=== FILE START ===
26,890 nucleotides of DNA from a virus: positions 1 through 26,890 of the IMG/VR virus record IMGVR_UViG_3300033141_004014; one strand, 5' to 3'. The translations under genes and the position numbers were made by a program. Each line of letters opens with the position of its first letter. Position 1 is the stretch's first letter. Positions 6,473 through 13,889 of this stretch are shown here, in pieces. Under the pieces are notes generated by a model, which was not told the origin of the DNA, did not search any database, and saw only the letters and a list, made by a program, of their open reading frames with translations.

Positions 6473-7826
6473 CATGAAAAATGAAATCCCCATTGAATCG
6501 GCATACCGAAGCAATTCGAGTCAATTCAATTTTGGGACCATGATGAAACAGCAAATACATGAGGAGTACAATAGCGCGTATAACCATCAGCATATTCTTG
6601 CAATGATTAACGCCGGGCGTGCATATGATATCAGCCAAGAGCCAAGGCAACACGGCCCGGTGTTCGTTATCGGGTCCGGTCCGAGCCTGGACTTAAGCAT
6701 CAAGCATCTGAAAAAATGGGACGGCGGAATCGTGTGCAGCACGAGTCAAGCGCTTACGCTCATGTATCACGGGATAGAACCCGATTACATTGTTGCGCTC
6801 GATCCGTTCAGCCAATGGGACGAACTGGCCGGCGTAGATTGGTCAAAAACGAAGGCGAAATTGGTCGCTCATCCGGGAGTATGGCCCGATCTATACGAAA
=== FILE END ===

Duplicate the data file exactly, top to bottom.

26,890 nucleotides of DNA from a virus: positions 1 through 26,890 of the IMG/VR virus record IMGVR_UViG_3300033141_004014; one strand, 5' to 3'. The translations under genes and the position numbers were made by a program. Each line of letters opens with the position of its first letter. Position 1 is the stretch's first letter. Positions 6,473 through 13,889 of this stretch are shown here, in pieces. Under the pieces are notes generated by a model, which was not told the origin of the DNA, did not search any database, and saw only the letters and a list, made by a program, of their open reading frames with translations.

Positions 6473-7826
6473 CATGAAAAATGAAATCCCCATTGAATCG
6501 GCATACCGAAGCAATTCGAGTCAATTCAATTTTGGGACCATGATGAAACAGCAAATACATGAGGAGTACAATAGCGCGTATAACCATCAGCATATTCTTG
6601 CAATGATTAACGCCGGGCGTGCATATGATATCAGCCAAGAGCCAAGGCAACACGGCCCGGTGTTCGTTATCGGGTCCGGTCCGAGCCTGGACTTAAGCAT
6701 CAAGCATCTGAAAAAATGGGACGGCGGAATCGTGTGCAGCACGAGTCAAGCGCTTACGCTCATGTATCACGGGATAGAACCCGATTACATTGTTGCGCTC
6801 GATCCGTTCAGCCAATGGGACGAACTGGCCGGCGTAGATTGGTCAAAAACGAAGGCGAAATTGGTCGCTCATCCGGGAGTATGGCCCGATCTATACGAAA